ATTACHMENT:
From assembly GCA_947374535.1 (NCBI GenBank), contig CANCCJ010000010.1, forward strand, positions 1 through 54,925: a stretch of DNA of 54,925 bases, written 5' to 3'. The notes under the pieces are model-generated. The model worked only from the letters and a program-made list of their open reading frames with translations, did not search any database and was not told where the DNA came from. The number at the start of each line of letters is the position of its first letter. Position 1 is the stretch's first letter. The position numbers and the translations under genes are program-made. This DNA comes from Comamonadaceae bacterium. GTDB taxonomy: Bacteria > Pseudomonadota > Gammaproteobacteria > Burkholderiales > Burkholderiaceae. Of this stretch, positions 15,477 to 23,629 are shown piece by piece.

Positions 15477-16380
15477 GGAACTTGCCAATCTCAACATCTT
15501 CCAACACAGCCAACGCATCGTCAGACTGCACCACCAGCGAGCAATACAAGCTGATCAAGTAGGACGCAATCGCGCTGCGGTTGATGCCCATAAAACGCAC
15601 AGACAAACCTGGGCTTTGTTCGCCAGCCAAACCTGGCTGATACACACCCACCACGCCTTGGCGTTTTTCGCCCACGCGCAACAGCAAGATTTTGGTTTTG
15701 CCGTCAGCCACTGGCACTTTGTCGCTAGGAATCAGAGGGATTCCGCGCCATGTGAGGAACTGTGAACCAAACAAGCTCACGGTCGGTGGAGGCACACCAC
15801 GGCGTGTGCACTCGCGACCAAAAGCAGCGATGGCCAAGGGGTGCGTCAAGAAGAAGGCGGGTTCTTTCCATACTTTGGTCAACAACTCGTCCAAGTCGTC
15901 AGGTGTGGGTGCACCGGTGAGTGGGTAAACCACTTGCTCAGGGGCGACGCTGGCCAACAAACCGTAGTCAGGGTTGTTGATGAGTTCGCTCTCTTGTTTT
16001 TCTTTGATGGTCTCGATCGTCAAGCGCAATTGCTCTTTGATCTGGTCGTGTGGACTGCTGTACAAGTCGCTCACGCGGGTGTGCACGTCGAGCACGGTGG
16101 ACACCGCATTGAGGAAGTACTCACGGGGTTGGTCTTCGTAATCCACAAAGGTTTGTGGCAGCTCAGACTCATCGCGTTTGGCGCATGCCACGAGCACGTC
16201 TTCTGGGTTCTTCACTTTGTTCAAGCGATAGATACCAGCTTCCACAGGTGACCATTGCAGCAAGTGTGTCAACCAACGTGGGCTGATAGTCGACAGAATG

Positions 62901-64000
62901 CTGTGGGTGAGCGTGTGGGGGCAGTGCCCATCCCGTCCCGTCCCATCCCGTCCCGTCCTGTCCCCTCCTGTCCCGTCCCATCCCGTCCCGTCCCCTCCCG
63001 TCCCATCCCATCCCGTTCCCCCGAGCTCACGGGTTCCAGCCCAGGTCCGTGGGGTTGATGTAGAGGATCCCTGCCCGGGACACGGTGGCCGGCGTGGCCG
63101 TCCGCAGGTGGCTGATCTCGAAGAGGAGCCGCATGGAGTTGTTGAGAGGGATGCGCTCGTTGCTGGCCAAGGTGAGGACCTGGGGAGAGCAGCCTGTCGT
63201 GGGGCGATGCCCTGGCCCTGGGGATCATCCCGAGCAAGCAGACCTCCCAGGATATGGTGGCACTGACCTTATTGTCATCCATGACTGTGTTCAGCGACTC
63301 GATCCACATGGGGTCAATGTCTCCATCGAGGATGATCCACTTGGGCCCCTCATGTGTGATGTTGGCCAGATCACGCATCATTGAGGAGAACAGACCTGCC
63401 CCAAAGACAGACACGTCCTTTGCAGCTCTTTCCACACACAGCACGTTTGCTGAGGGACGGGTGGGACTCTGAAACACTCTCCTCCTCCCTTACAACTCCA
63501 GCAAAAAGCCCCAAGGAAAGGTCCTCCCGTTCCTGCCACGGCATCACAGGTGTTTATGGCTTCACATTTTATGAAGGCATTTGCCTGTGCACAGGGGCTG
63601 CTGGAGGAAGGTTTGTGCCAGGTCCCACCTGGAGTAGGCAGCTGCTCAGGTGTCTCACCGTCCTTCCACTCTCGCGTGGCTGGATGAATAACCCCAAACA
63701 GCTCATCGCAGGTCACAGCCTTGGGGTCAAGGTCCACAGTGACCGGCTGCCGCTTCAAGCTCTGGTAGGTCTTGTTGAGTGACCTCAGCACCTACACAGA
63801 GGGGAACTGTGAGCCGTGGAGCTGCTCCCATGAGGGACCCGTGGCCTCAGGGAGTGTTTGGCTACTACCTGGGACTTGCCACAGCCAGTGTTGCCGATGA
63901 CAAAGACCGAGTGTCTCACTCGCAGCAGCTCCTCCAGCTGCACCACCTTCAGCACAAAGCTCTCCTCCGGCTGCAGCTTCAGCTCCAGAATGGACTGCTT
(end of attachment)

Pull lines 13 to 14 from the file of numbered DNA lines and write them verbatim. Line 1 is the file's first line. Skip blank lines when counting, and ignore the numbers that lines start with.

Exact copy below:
62901 CTGTGGGTGAGCGTGTGGGGGCAGTGCCCATCCCGTCCCGTCCCATCCCGTCCCGTCCTGTCCCCTCCTGTCCCGTCCCATCCCGTCCCGTCCCCTCCCG
63001 TCCCATCCCATCCCGTTCCCCCGAGCTCACGGGTTCCAGCCCAGGTCCGTGGGGTTGATGTAGAGGATCCCTGCCCGGGACACGGTGGCCGGCGTGGCCG